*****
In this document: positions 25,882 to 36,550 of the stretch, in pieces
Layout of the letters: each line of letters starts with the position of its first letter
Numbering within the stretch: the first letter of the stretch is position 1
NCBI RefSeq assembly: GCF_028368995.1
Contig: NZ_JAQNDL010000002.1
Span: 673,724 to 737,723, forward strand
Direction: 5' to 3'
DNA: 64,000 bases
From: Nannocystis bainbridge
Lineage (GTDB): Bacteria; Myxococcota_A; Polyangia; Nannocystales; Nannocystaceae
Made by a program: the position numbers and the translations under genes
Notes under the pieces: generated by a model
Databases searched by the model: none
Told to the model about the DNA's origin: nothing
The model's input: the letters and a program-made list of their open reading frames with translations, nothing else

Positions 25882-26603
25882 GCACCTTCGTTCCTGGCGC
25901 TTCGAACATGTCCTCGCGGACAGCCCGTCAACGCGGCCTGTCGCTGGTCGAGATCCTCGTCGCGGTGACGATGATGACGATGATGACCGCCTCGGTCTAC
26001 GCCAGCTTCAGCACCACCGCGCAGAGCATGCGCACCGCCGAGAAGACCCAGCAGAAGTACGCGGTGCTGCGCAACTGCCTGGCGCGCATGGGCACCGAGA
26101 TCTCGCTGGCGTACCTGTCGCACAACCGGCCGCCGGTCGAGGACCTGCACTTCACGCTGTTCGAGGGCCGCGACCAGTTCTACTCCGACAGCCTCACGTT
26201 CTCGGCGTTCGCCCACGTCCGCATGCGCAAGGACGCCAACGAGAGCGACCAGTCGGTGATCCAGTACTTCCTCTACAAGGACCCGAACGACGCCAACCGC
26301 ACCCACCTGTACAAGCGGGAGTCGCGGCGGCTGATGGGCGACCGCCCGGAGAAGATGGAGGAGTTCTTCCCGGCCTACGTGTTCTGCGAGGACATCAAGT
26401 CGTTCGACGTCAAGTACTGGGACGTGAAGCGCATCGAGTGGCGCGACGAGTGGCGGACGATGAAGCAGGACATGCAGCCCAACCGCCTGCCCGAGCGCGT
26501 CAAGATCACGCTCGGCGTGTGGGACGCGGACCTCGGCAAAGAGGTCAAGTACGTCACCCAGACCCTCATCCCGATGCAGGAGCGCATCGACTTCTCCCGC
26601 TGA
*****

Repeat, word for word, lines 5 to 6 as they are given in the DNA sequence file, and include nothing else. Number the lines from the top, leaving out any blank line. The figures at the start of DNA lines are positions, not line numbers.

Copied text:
Contig: NZ_JAQNDL010000002.1
Span: 673,724 to 737,723, forward strand